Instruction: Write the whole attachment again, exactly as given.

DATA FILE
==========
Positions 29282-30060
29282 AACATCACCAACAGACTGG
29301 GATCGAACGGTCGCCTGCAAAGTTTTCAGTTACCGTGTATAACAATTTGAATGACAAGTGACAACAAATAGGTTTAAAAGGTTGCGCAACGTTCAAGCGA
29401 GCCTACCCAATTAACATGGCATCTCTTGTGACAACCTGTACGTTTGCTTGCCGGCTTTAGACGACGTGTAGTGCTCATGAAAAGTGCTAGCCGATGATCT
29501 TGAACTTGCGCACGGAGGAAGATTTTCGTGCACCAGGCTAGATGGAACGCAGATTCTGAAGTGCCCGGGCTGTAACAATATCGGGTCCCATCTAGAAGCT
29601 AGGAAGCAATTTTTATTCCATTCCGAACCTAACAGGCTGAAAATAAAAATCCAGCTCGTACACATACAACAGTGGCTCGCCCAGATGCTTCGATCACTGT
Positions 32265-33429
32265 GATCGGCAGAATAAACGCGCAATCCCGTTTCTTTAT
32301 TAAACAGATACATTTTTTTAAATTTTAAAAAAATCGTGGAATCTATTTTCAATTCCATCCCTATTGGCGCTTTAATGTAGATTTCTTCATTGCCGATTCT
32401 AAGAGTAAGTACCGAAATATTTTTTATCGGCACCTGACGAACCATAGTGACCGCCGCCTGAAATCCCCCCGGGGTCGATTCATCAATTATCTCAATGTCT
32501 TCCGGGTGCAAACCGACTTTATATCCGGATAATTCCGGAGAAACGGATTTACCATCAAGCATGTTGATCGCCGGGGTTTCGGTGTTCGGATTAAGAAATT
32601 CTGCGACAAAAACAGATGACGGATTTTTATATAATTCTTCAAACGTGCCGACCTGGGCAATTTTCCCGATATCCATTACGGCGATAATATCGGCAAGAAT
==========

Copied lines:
Positions 29282-30060
29282 AACATCACCAACAGACTGG
29301 GATCGAACGGTCGCCTGCAAAGTTTTCAGTTACCGTGTATAACAATTTGAATGACAAGTGACAACAAATAGGTTTAAAAGGTTGCGCAACGTTCAAGCGA
29401 GCCTACCCAATTAACATGGCATCTCTTGTGACAACCTGTACGTTTGCTTGCCGGCTTTAGACGACGTGTAGTGCTCATGAAAAGTGCTAGCCGATGATCT
29501 TGAACTTGCGCACGGAGGAAGATTTTCGTGCACCAGGCTAGATGGAACGCAGATTCTGAAGTGCCCGGGCTGTAACAATATCGGGTCCCATCTAGAAGCT
29601 AGGAAGCAATTTTTATTCCATTCCGAACCTAACAGGCTGAAAATAAAAATCCAGCTCGTACACATACAACAGTGGCTCGCCCAGATGCTTCGATCACTGT
Positions 32265-33429
32265 GATCGGCAGAATAAACGCGCAATCCCGTTTCTTTAT
32301 TAAACAGATACATTTTTTTAAATTTTAAAAAAATCGTGGAATCTATTTTCAATTCCATCCCTATTGGCGCTTTAATGTAGATTTCTTCATTGCCGATTCT
32401 AAGAGTAAGTACCGAAATATTTTTTATCGGCACCTGACGAACCATAGTGACCGCCGCCTGAAATCCCCCCGGGGTCGATTCATCAATTATCTCAATGTCT
32501 TCCGGGTGCAAACCGACTTTATATCCGGATAATTCCGGAGAAACGGATTTACCATCAAGCATGTTGATCGCCGGGGTTTCGGTGTTCGGATTAAGAAATT
32601 CTGCGACAAAAACAGATGACGGATTTTTATATAATTCTTCAAACGTGCCGACCTGGGCAATTTTCCCGATATCCATTACGGCGATAATATCGGCAAGAAT